case (u, p) => sendNewsletterIfAllowed[IO](u, p)
}

And then use the .via method to combine them in a bigger flow

val flow = parseFlow
  .via(getUserFlow)
  .via(checkPermissionFlow)
  .via(sendNewsletterFlow)

Looks much closer to the unix pipeline example, so I’m happy 😃.
We construct the full stream using .via to connect the Source and Sink as well

Source(List("1|123", "2|123", "3|789"))
  .via(flow)
  .runWith(Sink.seq)

We can go a step further and use the GraphDSL

val flow = Flow.fromGraph(GraphDSL.create() { implicit builder =>
  import GraphDSL.Implicits._

  val Parse = builder.add(parseFlow)
  val GetUser = builder.add(getUserFlow)
  val CheckPermission = builder.add(checkPermissionFlow)
  val SendNewsletter = builder.add(sendNewsletterFlow)

  Parse ~> GetUser ~> CheckPermission ~> SendNewsletter

  FlowShape(Parse.in, SendNewsletter.out)
})

Here we add the flows as nodes in the Akka Graph, then join them together in a single flow using Akka’s GraphDSL and the ~> operator.
The result is a graph with the Shape of a Flow – one input, out output. We can create an actual Flow from the graph with the constructor: Flow.fromGraph

Notice how similar the expression:
Parse ~> GetUser ~> CheckPermission ~> SendNewsletter
Is to a unix pipeline. Just replace ~> with | and it’s the same.

It’s also very similar to something we might draw to represent this flow.

I think this is one of the significant advantages of using Akka streams and the GraphDSL – you can look at the actual code to see the computational graph instead of looking at representations of it. It’s not drawn by someone else, which can also become outdated quickly. The code does not lie, a representation can.

The major difference between the GraphDSL and using .unsafeMapAsync directly is that we separate individual graph nodes from their connection to other nodes – similar to the idea in Flow based programming. This allows for higher flexibility.
If there are multiple implementations for a component with the same interface, we can easily just swap the component to the new one, but the graph structure remains the same.

The GraphDSL allows us to create more complex computational graphs than this simple one.
For this one, it is of course easier to use the simpler version from the first example.

Complex graphs

So far we haven’t looked at how to treat errors in the stream…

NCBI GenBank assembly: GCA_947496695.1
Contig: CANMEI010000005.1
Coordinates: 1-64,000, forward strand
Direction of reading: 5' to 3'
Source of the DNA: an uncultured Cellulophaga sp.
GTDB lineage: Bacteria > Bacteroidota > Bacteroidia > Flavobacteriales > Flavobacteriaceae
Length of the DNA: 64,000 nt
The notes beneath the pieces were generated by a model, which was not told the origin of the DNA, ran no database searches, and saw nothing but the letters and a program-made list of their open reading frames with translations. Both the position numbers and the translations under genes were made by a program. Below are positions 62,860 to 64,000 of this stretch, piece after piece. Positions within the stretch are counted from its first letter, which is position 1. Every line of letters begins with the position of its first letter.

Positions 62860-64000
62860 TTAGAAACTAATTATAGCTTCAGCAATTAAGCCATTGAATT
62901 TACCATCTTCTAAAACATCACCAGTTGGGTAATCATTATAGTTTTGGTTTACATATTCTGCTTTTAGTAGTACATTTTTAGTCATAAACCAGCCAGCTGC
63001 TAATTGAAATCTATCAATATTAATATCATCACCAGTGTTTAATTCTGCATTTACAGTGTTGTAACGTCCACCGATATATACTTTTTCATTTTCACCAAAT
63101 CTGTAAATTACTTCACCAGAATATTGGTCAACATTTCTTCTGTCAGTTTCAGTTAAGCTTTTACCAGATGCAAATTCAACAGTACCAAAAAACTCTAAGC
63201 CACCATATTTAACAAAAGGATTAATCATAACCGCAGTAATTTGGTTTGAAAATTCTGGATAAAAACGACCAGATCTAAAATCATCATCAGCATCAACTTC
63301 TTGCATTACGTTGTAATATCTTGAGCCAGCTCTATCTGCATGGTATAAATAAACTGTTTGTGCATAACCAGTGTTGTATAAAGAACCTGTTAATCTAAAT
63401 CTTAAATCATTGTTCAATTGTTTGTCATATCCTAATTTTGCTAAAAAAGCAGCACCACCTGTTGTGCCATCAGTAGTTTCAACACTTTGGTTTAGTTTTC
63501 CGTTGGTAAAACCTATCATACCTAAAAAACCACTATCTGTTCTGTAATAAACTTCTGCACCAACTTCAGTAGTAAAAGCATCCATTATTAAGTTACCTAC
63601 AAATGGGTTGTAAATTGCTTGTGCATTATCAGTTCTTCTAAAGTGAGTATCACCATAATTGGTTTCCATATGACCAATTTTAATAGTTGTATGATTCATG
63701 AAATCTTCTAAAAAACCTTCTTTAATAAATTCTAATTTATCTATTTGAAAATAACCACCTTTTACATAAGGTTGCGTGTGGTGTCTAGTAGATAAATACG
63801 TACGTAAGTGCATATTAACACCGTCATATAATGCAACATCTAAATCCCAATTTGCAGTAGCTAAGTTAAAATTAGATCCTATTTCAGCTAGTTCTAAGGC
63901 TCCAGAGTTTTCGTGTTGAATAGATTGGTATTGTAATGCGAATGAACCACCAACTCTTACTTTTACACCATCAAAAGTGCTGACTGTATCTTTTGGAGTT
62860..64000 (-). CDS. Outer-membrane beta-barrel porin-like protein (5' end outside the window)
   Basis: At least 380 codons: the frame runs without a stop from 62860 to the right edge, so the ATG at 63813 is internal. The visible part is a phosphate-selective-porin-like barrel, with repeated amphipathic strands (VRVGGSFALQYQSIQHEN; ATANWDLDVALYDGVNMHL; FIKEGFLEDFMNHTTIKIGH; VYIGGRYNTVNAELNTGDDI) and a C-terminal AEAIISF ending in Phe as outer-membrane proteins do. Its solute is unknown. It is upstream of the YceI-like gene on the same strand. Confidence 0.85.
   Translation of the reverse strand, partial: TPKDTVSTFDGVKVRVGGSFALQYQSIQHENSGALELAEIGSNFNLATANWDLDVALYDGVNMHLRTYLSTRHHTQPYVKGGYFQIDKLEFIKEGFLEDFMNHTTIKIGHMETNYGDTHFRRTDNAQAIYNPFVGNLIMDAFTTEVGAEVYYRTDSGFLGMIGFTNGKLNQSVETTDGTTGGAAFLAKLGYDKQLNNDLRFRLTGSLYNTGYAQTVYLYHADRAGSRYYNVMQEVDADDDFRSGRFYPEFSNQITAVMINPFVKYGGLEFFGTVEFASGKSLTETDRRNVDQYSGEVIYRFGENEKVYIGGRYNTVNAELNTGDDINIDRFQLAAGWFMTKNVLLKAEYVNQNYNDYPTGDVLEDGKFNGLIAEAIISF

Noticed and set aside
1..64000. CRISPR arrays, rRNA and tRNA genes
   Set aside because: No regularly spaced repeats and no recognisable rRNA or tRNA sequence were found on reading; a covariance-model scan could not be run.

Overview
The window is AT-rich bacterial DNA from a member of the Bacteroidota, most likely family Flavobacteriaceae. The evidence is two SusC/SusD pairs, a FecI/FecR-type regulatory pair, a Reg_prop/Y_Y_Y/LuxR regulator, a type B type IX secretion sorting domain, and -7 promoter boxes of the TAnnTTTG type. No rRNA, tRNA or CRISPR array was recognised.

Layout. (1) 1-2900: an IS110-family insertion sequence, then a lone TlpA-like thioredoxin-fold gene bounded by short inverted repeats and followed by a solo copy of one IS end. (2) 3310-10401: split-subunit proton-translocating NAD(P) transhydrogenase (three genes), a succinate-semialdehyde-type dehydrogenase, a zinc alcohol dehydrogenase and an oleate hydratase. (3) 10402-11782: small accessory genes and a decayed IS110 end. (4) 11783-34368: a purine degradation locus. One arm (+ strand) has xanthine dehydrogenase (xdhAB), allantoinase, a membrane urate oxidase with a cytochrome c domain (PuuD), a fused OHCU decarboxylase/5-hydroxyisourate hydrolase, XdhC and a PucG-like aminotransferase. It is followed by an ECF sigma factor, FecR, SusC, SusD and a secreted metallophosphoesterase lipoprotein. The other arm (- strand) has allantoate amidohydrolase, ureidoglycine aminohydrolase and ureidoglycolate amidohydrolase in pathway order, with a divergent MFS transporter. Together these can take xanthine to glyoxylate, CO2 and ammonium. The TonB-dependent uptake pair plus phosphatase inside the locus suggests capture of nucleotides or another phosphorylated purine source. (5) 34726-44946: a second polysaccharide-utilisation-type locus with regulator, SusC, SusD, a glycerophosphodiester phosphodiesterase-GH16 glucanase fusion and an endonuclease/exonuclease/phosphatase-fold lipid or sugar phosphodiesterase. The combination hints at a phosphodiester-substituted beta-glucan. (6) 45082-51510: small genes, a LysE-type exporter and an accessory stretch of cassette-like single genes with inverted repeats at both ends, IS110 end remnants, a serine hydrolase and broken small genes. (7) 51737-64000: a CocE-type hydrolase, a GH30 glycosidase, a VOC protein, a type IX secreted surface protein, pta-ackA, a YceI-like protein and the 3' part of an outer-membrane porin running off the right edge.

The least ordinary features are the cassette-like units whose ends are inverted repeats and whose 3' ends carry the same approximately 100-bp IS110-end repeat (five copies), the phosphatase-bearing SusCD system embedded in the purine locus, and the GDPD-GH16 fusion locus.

If we do nothing, for any exception thrown in the stream, Akka will simply silently ignore them… There are methods to deal with that the Akka way.

However, let’s look at what we can implement to make sure the stream never stops processing but we still handle errors. We can do that because we’re in control of the way we execute the effects in the stream.

We can design a different stream component that will catch exceptions in the IO and push it on a separate error stream – similar to the STDERR of Unix.

To achieve this we can add another extension method on Flow and Source which will run the effect but return a component with a specific output for the Error, if there is any error thrown in the effect.

implicit class FlowExtensions[A, B](val flow: Flow[A, B, NotUsed]) extends AnyVal {

  // ...
  def safeMapAsync[F[_]: Effect, C](parallelism: Int)(
    f: B => F[C]
  ): Graph[FanOutShape2[A, C, Throwable], NotUsed] = {
    split[A, Throwable, C](
      flow.mapAsync(parallelism)(b => Effect[F].toIO(f(b)).attempt.unsafeToFuture())
    )
  }
}

We’ll call this safeMapAsync since we know w’re catching exceptions as part of the graph.

The logic behind is just calling .attempt on the IO, which will return an Either[Throwable, C] . We then split the Either into the 2 separate outputs of the new Graph.

The return type here is no longer Flow, but it’s a Graph with the shape: FanOut with 2 outputs:
Graph[FanOutShape2[A, C, Throwable], NotUsed]
The input is of type A, normal output type is C and error output is Throwable.

The helper method for splitting the Either is a bit more verbose… but it’s very generic, so you only have to write it once.

def split[A, E, B](flow: Flow[A, Either[E, B], NotUsed]): Graph[FanOutShape2[A, B, E], NotUsed] =
  GraphDSL
    .create() { implicit builder =>
      import GraphDSL.Implicits._

      val F = builder.add(flow)
      val B = builder.add(Broadcast[Either[E, B]](2))

      val LeftBranch = builder.add(Flow[Either[E, B]].collect {
        case Left(b) => b
      })

      val RightBranch = builder.add(Flow[Either[E, B]].collect {
        case Right(c) => c
      })

      F ~> B ~> LeftBranch
           B ~> RightBranch

      new FanOutShape2(F.in, RightBranch.out, LeftBranch.out)
    }

Now we can again rewrite the original stream to capture the error outputs and merge them into a generic error handling flow.

First, we need to update the components to use .safeMapAsync

val parseComponent = Flow[String].safeMapAsync(8)(parseMessage[IO])